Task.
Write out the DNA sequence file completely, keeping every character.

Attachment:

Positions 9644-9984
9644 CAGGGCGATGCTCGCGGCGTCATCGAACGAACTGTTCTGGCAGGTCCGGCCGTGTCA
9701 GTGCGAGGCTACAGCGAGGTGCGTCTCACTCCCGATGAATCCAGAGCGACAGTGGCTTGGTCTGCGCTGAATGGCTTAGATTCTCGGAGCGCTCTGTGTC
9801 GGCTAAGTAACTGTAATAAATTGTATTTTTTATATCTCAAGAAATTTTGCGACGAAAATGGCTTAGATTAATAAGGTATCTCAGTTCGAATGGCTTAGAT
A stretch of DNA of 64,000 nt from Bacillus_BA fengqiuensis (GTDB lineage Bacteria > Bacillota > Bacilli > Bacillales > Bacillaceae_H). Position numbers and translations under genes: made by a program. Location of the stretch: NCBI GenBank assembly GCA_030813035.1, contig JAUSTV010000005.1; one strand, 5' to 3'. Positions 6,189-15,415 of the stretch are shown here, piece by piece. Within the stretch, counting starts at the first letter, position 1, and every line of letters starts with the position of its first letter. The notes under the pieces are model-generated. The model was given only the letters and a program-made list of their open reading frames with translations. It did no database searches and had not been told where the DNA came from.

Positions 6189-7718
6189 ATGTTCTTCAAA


Positions 9644-9984
9644 CAGGGCGATGCTCGCGGCGTCATCGAACGAACTGTTCTGGCAGGTCCGGCCGTGTCA
9701 GTGCGAGGCTACAGCGAGGTGCGTCTCACTCCCGATGAATCCAGAGCGACAGTGGCTTGGTCTGCGCTGAATGGCTTAGATTCTCGGAGCGCTCTGTGTC
9801 GGCTAAGTAACTGTAATAAATTGTATTTTTTATATCTCAAGAAATTTTGCGACGAAAATGGCTTAGATTAATAAGGTATCTCAGTTCGAATGGCTTAGAT
A stretch of DNA of 64,000 nt from Bacillus_BA fengqiuensis (GTDB lineage Bacteria > Bacillota > Bacilli > Bacillales > Bacillaceae_H). Position numbers and translations under genes: made by a program. Location of the stretch: NCBI GenBank assembly GCA_030813035.1, contig JAUSTV010000005.1; one strand, 5' to 3'. Positions 6,189-15,415 of the stretch are shown here, piece by piece. Within the stretch, counting starts at the first letter, position 1, and every line of letters starts with the position of its first letter. The notes under the pieces are model-generated. The model was given only the letters and a program-made list of their open reading frames with translations. It did no database searches and had not been told where the DNA came from.

Positions 6189-7718
6189 ATGTTCTTCAAA